Illustration by Ronald Kurniawan

A writer friend once described the brief history of an advertising campaign she worked on that never got off the ground — and thank God, because it sounded so draconian it could have sprung from the loins of Joseph Goebbels himself. An underarm deodorant for teenage boys would be marketed with a fake chemical that was supposed to be a “chick magnet,” purportedly a mysterious, street-level club drug available only in Europe. My friend was hired to create a buzz for this product by composing an online “travel blog” in the dramatis persona of a young male 20-something hedonistically partying and shagging his way across the EU like Kip Pardue in The Rules of Attraction. A year later, the fiendish product would be unleashed on horny American teens, and, presumably, the corporations and admen could start knitting themselves suits made of Benjamins. My friend was even made to sign a confidentiality agreement denying the hoax ever took place — because, if the truth ever got out, there’d be mass riots, fires, locusts, and chimps occupying higher office.

That last sentiment (not to mention my histrionic Nazi-propaganda reference) is precisely the problem with countercultural thinking as pinpointed by Toronto philosophy professors Joseph Heath and Andrew Potter in their incisive and inciting Nation of Rebels: Why Counterculture Became Consumer Culture. Yes, they would argue, such deceptive campaigns (referred to as “viral marketing” for their similarity to spreading like colds) may be icky, but they aren’t indicative of any mass-­brainwashing conspiracy. Quite the opposite, the marketers are merely doing what they’ve been doing for nearly four decades: profiting off the twitchy, urgent need to be hip, cool, ahead of the pack, and, most importantly, to adhere to the countercultural ideal of “thinking different” (e.g., Apple computer) or “breaking all the rules” (e.g., Vans shoes).

They call this “the paradox of antimaterialism” — namely, that anti-materialist values have become one of the biggest moneymakers of consumer capitalism. “Cool people like to see themselves as radicals, subversives who refuse to conform to accepted ways of doing things,” Heath and Potter write. “And this is exactly what drives capitalism.” Of course, when they say “capitalism,” they mean American capitalism. “As Canadians, we observe American culture quite closely,” says Joseph Heath. “It’s the birthplace of countercultural ideas. European thinkers always tried to graft countercultural ideals onto old theories . . . In the U.S., no one tried to do that. Here, countercultural ideas are more of a pure form.”

Heath is a self-confessed “punk rocker from a small town” whose stepmother once participated in the 1968 student occupation at Columbia University before lamming it to the Great White North. “She always told me, ‘I am not a hippie, I am a political activist,’ ” says Heath, which he maintains is precisely the problem that still haunts progressive thinking. “That the political debate has polarized around countercultural issues,” Heath adds, “this is also unique to the United States.”

The fact that the authors admit that, in their, uh, advanced 30-something age, they were duped by the countercultural rallying cries of their youth leads them to conclude: “The rebellion against aesthetic norms is not actually subversive.” It’s a thesis certain to enrage. In fact, it already has — but not in the U.S. (at least not so far). Reaction to the book in Canada, where it goes under the somewhat more strident title of The Rebel Sell, is described by Potter as “uniformly bad” — and not because they tweak Michael Moore and their fellow Canuck, Culture Jam author Kalle Lasn, for advocating an uncompromising (and unrealistic) “smash the marketplace” attitude over less-sexy changes in institutional laws. Heath and Potter recently appeared at a lecture at the University of British Columbia in Vancouver, chiding their countrymen good-naturedly for their organic-vegetable obsession, which they cast as “a remnant of ’60s technophobia” and a misguided attempt at anti-corporate “ethical consumption” — not to mention a bit smug and aristocratic. Heath and Potter maintained that growing them or buying them does not really strike a blow against consumerism; it just creates a market for more expensive vegetables — thus exacerbating competitive consumption rather than reducing it.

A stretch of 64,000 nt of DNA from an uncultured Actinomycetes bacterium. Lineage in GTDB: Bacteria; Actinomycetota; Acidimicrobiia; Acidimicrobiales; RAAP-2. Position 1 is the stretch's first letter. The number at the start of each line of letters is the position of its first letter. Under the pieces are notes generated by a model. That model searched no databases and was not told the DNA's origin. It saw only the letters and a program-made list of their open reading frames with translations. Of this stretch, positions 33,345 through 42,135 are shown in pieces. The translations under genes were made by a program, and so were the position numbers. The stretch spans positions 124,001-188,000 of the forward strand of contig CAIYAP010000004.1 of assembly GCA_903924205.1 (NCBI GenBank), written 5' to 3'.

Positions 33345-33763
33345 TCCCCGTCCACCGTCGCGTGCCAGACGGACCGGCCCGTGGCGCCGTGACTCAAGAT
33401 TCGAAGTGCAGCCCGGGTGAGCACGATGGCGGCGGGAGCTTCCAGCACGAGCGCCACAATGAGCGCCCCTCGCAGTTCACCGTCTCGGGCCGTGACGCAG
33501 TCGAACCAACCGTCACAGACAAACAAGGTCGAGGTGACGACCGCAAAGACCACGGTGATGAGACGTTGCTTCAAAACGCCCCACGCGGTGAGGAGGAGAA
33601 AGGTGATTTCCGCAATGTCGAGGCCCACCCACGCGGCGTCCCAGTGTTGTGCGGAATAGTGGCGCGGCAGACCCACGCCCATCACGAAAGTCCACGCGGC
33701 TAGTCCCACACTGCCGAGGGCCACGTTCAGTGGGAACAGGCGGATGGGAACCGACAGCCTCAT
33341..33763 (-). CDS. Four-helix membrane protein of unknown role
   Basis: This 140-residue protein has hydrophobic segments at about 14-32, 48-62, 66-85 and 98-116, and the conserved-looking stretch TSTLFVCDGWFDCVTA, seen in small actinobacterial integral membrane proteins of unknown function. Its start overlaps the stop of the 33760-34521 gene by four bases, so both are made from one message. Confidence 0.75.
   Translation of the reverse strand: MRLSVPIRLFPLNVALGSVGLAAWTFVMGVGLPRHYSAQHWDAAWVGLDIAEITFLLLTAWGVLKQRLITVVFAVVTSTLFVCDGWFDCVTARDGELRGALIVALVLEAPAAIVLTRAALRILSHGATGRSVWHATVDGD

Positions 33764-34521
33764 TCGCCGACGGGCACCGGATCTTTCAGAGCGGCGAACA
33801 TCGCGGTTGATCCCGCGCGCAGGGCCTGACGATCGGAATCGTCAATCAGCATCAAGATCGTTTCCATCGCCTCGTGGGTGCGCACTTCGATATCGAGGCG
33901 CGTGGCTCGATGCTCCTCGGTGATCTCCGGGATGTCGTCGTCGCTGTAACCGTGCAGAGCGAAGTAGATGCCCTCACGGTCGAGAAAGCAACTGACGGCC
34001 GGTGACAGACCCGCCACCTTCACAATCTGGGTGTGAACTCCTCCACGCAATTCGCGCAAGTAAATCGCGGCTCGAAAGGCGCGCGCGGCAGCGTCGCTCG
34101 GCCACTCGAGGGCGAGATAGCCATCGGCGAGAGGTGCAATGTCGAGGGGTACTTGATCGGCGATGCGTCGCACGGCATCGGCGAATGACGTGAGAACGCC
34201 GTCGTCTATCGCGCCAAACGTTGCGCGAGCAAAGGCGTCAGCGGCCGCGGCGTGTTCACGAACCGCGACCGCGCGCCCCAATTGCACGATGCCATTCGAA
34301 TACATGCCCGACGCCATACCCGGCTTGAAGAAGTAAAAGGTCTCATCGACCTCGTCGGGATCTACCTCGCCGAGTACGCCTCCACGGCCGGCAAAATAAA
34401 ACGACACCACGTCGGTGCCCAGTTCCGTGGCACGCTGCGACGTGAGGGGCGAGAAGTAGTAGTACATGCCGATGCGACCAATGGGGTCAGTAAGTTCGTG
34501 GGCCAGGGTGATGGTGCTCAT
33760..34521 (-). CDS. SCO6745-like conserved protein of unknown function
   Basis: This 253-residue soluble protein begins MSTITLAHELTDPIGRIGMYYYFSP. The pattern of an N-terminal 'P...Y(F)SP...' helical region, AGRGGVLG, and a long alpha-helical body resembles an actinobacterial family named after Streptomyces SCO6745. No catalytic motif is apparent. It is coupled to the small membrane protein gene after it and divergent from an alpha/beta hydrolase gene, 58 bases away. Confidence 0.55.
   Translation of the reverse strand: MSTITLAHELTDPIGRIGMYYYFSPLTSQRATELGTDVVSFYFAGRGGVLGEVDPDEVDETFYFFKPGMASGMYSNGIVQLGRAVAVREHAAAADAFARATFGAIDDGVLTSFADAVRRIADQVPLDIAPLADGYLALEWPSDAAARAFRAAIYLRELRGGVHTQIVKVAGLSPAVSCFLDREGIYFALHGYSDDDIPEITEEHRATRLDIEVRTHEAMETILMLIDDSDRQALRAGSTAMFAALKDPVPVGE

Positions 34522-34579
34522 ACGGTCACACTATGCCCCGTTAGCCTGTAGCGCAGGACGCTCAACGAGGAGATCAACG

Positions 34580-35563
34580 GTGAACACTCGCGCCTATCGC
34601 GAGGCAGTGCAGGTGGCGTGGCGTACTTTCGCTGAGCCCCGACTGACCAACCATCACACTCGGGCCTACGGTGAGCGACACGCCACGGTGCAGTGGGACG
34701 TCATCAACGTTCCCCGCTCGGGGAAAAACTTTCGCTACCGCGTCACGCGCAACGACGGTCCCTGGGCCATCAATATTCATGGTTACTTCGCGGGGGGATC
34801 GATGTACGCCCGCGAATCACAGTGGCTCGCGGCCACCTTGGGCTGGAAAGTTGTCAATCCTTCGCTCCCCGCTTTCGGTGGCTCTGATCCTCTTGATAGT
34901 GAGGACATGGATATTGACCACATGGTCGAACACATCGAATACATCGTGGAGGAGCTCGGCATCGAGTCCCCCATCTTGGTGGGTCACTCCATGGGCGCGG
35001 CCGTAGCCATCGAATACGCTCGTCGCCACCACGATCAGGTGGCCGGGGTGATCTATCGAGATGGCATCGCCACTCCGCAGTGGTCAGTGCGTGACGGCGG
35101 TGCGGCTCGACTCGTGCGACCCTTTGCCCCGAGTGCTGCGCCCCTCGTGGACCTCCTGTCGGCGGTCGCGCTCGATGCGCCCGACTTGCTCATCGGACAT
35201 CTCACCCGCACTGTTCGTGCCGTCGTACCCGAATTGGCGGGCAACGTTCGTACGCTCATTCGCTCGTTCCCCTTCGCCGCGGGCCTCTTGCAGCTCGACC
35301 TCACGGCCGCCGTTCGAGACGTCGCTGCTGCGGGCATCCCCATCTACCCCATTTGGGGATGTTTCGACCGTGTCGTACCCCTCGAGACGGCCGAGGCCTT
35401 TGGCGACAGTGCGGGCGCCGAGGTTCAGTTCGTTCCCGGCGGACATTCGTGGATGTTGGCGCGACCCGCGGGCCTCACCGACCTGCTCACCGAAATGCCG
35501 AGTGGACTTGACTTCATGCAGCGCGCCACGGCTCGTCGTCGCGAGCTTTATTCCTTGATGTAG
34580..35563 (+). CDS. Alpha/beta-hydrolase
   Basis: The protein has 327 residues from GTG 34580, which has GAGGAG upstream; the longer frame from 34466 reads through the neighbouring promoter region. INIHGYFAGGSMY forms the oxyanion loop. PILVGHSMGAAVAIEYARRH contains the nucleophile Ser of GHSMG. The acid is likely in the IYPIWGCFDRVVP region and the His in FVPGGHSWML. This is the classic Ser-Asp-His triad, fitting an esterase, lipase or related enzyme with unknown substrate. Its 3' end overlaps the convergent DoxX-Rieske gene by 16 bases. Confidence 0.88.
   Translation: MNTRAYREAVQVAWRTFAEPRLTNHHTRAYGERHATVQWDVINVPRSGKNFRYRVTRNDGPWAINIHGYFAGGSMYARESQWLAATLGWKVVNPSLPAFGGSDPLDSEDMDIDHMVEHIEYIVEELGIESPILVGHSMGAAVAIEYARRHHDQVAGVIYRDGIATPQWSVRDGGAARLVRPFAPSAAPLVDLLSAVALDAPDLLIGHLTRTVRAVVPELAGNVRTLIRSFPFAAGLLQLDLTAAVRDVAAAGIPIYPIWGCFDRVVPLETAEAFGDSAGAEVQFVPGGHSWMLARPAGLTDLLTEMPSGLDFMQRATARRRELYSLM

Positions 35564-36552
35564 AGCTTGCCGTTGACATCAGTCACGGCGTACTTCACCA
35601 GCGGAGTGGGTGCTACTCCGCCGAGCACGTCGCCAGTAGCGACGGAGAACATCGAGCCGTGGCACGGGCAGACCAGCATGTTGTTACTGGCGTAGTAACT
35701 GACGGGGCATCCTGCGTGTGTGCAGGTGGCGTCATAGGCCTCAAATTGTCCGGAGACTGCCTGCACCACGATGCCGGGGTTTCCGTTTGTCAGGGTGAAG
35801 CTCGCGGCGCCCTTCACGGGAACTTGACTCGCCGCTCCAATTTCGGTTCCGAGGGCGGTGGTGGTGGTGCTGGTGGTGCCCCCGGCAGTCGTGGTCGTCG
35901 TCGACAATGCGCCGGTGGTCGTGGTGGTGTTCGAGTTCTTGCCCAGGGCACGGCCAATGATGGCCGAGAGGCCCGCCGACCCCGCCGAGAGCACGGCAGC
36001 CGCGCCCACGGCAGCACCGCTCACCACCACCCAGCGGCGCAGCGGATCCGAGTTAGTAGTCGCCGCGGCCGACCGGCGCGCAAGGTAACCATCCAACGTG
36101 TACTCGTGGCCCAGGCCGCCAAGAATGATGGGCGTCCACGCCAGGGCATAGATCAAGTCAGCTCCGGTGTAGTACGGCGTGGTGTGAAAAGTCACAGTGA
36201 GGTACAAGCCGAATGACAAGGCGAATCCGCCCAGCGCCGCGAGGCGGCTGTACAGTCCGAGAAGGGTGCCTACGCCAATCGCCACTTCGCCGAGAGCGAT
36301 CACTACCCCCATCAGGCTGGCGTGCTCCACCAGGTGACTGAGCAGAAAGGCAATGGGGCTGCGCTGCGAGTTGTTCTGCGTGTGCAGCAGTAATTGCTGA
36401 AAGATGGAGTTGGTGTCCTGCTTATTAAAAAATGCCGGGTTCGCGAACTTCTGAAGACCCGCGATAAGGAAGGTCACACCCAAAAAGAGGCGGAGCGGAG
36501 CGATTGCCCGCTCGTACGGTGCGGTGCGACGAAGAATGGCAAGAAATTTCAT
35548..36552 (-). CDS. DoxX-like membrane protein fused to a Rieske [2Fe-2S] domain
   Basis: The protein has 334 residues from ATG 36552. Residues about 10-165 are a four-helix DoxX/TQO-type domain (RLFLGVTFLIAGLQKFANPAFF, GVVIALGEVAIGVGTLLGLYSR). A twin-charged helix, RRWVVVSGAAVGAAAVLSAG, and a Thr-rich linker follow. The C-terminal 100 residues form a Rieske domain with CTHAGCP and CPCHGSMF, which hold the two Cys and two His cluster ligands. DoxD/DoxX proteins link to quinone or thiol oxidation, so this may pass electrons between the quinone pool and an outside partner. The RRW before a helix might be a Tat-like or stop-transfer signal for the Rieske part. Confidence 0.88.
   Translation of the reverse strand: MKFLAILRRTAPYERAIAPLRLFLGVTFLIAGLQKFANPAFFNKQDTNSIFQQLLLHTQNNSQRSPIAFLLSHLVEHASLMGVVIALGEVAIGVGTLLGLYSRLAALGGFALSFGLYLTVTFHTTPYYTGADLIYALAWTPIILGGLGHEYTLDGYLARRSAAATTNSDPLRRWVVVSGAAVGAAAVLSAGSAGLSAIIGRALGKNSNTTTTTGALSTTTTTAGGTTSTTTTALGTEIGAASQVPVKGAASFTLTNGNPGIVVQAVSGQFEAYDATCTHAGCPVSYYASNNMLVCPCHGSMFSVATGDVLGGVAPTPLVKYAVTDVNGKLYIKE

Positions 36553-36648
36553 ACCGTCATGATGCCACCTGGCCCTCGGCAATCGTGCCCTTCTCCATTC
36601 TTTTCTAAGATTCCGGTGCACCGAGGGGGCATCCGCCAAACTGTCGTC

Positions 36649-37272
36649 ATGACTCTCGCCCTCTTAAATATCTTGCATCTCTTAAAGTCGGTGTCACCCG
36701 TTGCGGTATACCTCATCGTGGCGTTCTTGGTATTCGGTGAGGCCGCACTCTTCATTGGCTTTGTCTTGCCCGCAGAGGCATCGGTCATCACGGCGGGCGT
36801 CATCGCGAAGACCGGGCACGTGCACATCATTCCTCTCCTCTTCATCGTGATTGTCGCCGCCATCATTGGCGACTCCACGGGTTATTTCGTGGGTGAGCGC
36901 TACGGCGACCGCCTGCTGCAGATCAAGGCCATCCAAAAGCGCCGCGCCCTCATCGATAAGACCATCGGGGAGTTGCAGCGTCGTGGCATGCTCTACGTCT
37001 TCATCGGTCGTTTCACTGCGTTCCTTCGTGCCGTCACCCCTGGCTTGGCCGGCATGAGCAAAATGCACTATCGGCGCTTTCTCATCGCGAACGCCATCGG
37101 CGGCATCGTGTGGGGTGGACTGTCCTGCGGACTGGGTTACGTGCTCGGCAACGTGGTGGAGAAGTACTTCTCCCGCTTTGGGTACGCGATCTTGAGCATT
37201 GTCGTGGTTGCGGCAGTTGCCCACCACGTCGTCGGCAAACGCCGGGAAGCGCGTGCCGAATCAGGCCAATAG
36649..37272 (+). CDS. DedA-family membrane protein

Turns out the Vancouverites didn’t like that one bit. “The very idea of organic vegetables as ‘yuppie food’ generated more heat in Vancouver than it did the U.S.,” laughs Andrew Potter, referring to this kind of countercultural obsession with “micro-issues” that take attention away from simpler solutions — namely, separating politics from the counterculture entirely. “We argue that ethical consumption is not a substitute for political action,” he says. “Only legislative action is.”

To say that everyone on the left “gets it” in Nation of Rebels — yuppies, hippies, bobos, Gen-Xers, anarchists, futurists, wind-power romantics, fuel-cell entrepreneurs, competitive escapists, alternative-medicine parrots, urban environmentalists, culture jammers, antiglobalization activists, even people who walk to work — would be to lend the book a bitter, hectoring quality it does not contain. The tone of this “Leftist critique of the Left” (as the authors have dubbed it) is a challenge as much as a tease — equivalent to giving a playful, soothing rub on the left’s shoulder before a stiff “Snap out of it!” Then, the knuckle noogie.

A NATION OF REBELS: Why Counterculture Became Consumer Culture | By JOSEPH HEATH and ANDREW POTTER | Harper Business | 358 pages | $15 paperback

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